In the town of Darlington, a shiny, modern building is now the northern base of the Treasury, Britain’s finance ministry. Rail stations are being spruced up. A film studio has risen from the site of an old bus depot in Hartlepool, a gritty seaside town a long way from Hollywood in every sense.


Sacha Bedding, the chief executive of a charity, says the area is so far just “creating the conditions” for real regeneration.Credit…Mary Turner for The New York Times


The Transporter Bridge, a major landmark in the Tees Valley.Credit…Mary Turner for The New York Times

The question is how much this is benefiting local communities.

Sacha Bedding, chief executive of the Wharton Trust, a charity based in Hartlepool, said investment was “creating the conditions that will give the area a proper stab” at regeneration, but that little had yet improved in the neighborhood.

“The number of people who have fallen into financial insecurity has grown, and people who are working have struggled massively,” said Mr. Bedding, adding that many lacked hope. “When not a lot feels like it has changed, you almost end up with the attitude, ‘Well, what’s the point in voting?’”

Sitting on a bench in Darlington, Ryan Walton, 19, said he planned to vote Labour. “Things have improved but not enough,” Mr. Walton said. “It would be better if they broadened their horizons and redeveloped areas where people live.”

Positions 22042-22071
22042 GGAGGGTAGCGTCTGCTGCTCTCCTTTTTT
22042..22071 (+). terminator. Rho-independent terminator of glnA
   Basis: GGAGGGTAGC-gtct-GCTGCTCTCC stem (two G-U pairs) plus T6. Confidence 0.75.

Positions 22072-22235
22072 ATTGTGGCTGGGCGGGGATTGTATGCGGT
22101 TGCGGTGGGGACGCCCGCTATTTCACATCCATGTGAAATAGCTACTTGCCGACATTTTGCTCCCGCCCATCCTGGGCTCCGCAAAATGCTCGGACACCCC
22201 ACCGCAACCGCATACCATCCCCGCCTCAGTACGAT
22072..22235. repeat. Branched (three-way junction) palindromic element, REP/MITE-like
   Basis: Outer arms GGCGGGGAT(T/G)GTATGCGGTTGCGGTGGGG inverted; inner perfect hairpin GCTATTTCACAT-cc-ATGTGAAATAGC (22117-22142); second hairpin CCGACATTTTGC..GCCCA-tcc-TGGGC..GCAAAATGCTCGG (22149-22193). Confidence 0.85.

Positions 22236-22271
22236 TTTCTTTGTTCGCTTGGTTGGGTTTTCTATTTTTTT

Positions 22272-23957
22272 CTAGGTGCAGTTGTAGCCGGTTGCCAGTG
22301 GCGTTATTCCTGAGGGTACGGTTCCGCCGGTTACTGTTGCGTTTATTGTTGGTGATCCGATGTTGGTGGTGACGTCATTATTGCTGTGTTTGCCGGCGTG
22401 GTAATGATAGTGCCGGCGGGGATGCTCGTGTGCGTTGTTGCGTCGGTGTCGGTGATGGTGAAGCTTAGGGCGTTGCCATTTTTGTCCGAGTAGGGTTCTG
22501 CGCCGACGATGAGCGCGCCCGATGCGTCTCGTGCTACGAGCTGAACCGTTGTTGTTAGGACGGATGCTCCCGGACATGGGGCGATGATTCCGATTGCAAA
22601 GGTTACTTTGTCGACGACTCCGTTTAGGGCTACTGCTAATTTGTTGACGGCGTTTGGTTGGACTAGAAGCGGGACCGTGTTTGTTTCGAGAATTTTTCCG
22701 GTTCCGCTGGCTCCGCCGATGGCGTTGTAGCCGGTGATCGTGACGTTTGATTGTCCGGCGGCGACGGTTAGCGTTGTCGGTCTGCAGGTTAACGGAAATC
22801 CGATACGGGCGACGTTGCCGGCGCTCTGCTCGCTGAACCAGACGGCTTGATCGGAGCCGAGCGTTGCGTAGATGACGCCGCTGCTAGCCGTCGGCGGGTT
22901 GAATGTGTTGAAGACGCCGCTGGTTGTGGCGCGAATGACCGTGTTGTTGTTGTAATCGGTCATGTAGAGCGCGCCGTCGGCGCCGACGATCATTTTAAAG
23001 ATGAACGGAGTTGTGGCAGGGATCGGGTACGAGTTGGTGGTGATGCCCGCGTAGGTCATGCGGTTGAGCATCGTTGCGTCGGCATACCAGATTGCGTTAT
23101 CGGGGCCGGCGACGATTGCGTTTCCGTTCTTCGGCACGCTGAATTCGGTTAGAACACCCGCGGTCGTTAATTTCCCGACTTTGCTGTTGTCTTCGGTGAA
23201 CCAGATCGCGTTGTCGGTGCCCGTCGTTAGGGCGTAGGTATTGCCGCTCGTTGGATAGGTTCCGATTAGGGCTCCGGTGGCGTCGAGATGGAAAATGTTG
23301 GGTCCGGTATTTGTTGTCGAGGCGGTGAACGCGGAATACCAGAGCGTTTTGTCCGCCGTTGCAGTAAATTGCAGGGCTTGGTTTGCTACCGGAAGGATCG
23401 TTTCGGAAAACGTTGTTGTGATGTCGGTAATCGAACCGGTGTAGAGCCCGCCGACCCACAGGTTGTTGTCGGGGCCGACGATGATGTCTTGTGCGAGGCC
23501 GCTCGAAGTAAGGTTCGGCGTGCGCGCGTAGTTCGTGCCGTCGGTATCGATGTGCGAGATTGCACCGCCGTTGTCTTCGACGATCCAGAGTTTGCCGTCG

The site of the Northern Studios, a regeneration project of television and film studios, in Hartlepool.Credit…Mary Turner for The New York Times

In a fractious televised debate last week, Mr. Houchen defended his record against attacks from Labour’s Mr. McEwan and Simon Thorley of the centrist Liberal Democrats.

In a dark suit, white shirt and striped tie, Mr. Houchen was confident and pugnacious, accusing critics of peddling conspiracies.

“If you think you can turn around and change fortunes in just a few short years, that just doesn’t happen, but what we are seeing is the green shoots,” Mr. Houchen said when asked whether local people felt better off.

For the filmmaking business, some of those green shoots can be seen in a movie called “Upgraded,” parts of which were filmed at Teesside International Airport, which stood in for a New York airport.


Teeside International Airport, which Mr. Houchen took into public ownership.Credit…Mary Turner for The New York Times

Mr. Houchen brought the loss-making airport into public ownership in 2019, an unusual market intervention for a Conservative politician.

But in terms of its main business — aviation — Teesside International has yet to break even and offers only a handful of flights on most weekdays.

Waiting in a largely deserted departure area before flying to Amsterdam, Derek Muir, 68, praised Mr. Houchen for saving the airport and said he would vote for him because “he gets things done and brings investment into the area.”

Looking around the airport, however, he said that the lack of any flights to London was disappointing. “I would like it to be more busy,” he added.

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William Murphy